U.S. House Member Introduces Legislation to Recall Defective Firearms

Bloomberg reports that legislation has been introduced by a Democratic House member that would grant the federal government the authority to recall defective firearms. Gun makers, under current law, cannot be ordered by the Consumer Product Safety Commission nor the government to recall guns that are defective.

Michigan Representative Debbie Dingell’s legislation would allow safety warnings or recalls for defective guns to be issued by the Consumer Product Safety Commission.

Congress has blocked attempts numerous times that would allow the government to recall defective firearms. Dingell’s husband, John Dingell, was a former Representative in Michigan that blocked many of the legislations aiming to give recall authority of firearms to the government.

The last time the issue was seriously considered was in 1975. Both bills aimed at giving the Consumer Product Safety Commission the authority to regulate recalls on defective weapons.  The second proposed bill failed miserably with a vote of 339-80.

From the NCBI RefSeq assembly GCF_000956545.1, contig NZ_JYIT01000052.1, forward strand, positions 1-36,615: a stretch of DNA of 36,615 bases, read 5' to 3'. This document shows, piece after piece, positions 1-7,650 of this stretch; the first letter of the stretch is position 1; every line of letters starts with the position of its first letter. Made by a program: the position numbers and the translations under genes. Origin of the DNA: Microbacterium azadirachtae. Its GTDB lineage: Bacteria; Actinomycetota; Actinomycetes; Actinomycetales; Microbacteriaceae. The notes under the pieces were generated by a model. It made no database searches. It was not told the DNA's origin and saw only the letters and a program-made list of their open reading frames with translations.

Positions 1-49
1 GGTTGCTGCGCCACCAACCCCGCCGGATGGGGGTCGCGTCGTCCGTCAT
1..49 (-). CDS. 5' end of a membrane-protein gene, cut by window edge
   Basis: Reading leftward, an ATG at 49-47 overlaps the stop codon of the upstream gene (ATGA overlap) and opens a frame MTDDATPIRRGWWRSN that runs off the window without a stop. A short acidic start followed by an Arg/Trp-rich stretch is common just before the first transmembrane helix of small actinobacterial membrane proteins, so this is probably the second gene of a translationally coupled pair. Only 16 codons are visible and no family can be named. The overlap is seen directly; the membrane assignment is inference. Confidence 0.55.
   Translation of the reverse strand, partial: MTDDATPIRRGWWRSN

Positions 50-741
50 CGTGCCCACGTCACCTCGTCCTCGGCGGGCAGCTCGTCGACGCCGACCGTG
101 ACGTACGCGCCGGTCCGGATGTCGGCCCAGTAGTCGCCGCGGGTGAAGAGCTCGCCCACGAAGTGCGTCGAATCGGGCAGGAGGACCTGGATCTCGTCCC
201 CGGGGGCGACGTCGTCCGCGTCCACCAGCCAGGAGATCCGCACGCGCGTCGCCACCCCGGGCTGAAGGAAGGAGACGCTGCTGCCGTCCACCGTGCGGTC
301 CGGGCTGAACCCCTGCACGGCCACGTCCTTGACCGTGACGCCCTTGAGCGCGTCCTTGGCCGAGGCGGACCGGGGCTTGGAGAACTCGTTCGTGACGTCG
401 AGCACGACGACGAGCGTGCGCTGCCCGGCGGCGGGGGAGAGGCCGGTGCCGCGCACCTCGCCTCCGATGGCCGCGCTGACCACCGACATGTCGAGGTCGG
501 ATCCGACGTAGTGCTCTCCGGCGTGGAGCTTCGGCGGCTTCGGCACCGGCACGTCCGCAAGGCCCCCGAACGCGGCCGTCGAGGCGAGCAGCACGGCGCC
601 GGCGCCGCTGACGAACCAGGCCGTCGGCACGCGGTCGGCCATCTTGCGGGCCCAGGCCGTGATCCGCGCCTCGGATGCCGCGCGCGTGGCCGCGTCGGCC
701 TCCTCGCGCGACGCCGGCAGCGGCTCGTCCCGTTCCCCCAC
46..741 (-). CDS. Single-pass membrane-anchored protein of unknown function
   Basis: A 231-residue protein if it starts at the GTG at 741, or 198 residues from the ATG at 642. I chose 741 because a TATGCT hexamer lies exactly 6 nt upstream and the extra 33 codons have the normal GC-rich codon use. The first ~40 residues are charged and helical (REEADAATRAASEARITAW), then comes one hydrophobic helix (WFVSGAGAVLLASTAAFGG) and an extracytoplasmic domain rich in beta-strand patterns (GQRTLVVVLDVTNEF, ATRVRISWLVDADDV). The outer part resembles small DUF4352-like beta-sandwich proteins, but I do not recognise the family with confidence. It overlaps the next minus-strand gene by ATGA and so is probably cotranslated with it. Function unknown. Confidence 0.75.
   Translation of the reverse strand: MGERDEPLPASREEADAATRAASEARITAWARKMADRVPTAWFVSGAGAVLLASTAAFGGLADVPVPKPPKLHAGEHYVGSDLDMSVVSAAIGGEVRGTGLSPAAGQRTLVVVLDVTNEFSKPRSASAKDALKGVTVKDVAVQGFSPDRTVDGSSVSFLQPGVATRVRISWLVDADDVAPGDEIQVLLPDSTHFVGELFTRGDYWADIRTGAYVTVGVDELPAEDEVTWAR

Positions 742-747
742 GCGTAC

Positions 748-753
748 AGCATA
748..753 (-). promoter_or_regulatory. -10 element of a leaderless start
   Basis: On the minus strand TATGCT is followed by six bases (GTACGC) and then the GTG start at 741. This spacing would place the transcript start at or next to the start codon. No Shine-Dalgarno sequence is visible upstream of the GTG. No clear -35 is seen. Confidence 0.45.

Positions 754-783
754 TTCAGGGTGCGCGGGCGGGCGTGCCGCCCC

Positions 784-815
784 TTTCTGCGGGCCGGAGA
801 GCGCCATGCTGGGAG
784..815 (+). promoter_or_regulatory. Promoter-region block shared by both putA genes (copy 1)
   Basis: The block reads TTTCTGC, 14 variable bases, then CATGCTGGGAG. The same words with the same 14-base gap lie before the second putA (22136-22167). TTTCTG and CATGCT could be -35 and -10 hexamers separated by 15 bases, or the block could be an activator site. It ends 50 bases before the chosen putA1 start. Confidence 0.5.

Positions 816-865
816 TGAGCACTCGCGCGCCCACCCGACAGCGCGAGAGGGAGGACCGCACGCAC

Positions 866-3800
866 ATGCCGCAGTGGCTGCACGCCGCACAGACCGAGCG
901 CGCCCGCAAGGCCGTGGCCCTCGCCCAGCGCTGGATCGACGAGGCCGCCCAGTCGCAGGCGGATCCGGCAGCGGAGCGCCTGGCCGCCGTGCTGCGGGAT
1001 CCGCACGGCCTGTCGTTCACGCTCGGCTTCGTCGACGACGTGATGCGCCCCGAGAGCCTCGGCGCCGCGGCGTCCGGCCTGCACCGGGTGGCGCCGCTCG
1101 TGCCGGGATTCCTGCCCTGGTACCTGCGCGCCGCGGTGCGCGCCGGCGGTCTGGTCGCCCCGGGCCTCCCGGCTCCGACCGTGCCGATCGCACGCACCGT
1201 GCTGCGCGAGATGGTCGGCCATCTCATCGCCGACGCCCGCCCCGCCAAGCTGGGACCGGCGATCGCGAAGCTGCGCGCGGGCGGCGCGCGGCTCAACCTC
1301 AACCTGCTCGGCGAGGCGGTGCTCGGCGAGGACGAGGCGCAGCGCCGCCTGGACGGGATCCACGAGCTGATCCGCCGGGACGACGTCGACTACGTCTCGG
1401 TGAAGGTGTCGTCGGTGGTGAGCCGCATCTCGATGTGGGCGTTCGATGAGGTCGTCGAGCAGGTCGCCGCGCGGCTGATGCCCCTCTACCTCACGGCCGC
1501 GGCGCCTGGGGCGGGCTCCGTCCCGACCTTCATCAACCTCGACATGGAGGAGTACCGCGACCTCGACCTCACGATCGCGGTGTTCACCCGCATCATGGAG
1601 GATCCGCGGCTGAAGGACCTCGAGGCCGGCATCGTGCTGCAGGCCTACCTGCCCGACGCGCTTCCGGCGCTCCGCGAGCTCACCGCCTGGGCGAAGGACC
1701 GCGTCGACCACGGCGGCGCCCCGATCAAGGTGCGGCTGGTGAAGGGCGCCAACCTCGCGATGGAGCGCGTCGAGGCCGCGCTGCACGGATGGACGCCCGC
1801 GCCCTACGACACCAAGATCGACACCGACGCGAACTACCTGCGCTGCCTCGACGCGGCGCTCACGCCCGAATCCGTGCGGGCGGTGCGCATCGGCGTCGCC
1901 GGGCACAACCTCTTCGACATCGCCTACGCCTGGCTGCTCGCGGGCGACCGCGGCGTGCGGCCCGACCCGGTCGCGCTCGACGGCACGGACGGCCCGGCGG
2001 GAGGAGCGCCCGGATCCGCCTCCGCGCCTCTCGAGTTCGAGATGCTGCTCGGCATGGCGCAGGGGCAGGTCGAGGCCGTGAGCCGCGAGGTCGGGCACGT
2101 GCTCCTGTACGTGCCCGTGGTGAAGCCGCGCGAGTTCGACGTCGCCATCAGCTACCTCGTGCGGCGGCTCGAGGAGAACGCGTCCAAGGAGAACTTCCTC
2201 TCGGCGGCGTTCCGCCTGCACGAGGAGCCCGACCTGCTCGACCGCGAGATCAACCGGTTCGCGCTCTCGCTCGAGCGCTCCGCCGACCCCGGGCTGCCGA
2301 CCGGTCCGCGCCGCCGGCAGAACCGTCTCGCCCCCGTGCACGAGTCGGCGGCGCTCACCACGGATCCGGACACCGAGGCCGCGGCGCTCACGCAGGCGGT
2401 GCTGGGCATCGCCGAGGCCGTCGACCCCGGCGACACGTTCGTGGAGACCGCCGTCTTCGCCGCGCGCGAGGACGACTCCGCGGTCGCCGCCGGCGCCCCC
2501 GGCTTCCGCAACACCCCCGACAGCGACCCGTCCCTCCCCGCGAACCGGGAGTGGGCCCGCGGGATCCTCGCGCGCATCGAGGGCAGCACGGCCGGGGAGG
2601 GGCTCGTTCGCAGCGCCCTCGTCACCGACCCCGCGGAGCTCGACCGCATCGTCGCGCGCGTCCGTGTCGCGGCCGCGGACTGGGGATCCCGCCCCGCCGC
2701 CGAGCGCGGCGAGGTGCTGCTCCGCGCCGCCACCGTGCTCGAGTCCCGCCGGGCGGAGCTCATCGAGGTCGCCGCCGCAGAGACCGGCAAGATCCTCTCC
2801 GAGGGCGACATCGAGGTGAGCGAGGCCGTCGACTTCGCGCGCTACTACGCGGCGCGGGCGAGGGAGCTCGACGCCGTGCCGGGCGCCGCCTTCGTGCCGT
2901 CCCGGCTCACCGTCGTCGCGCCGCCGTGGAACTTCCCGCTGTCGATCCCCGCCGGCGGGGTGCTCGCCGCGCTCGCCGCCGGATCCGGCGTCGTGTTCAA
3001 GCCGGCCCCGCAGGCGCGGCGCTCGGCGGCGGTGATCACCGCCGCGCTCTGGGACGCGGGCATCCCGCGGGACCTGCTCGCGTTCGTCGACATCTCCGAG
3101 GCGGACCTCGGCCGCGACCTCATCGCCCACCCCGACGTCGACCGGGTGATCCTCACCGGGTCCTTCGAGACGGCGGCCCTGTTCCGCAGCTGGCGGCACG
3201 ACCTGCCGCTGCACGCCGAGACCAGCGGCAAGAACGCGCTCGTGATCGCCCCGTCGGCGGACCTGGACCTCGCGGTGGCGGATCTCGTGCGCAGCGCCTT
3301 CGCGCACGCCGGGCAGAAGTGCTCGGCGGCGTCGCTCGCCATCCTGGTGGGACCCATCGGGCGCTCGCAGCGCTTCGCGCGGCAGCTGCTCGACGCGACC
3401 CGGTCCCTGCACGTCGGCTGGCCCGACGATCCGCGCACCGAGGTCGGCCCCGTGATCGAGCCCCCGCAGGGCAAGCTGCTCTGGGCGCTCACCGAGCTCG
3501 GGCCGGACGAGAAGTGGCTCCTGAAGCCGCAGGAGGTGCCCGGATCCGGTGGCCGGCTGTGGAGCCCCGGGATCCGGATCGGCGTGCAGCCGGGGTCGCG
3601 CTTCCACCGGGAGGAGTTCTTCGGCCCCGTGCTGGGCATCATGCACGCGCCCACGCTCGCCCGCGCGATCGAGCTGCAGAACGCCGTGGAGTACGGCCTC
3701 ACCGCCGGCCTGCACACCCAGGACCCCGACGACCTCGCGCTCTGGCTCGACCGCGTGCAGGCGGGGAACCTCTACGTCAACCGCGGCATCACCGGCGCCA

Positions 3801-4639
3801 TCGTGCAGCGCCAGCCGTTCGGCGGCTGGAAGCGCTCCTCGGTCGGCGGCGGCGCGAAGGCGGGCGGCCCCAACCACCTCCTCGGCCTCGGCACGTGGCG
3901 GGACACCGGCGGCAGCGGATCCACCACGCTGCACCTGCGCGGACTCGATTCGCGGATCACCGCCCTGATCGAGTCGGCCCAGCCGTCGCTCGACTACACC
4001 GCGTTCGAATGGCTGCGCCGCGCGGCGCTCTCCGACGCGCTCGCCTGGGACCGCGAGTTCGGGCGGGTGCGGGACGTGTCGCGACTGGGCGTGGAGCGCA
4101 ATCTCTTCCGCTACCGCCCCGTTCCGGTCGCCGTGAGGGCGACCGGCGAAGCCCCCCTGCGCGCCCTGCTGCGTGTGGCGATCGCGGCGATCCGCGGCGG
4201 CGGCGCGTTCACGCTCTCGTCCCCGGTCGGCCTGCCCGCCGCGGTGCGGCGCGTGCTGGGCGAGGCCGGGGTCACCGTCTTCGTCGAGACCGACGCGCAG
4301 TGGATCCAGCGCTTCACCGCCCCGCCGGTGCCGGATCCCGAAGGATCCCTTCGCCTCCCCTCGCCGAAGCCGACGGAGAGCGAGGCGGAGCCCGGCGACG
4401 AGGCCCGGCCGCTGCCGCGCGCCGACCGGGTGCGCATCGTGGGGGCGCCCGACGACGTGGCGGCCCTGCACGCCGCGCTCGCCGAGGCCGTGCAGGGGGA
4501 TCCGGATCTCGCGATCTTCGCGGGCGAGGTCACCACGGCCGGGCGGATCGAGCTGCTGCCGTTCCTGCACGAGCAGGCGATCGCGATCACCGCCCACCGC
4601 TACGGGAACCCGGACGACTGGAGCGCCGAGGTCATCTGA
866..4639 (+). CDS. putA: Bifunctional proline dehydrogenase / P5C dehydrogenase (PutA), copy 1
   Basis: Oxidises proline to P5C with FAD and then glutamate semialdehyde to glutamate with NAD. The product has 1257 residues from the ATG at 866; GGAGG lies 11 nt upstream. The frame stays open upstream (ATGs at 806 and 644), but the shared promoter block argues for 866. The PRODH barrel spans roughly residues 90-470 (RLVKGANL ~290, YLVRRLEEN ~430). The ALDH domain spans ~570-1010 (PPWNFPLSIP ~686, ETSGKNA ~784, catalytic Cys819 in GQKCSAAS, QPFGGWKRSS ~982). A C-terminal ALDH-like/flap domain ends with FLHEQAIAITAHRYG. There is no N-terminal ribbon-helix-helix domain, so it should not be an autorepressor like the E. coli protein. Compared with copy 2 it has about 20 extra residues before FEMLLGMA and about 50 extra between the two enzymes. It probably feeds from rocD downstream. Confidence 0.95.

Dingell claims that the Commission has the power to recall everything from light bulbs to bicycles, yet if a firearm poses a safety risk and is defective, the Commission is powerless. Fierce opposition from the National Rifle Association (NRA) has shot down many of the bills aimed at giving federal authority over defective guns.

Opponents of the bill claim that the legislation would give the government too much power over the industry.

Dingell’s legislation is in conflict with her husband’s push that helped keep the Commission from forcing defective firearms off of the market. Dingell is in her second term and is also co-chair of a House working group that focuses on gun violence. “If someone’s gun isn’t working right, the commission should be able to recall it,” claims Dingell.

She reportedly went home to her husband last month and told him that she would introduce a bill that would “correct” what her husband prevented over forty years prior.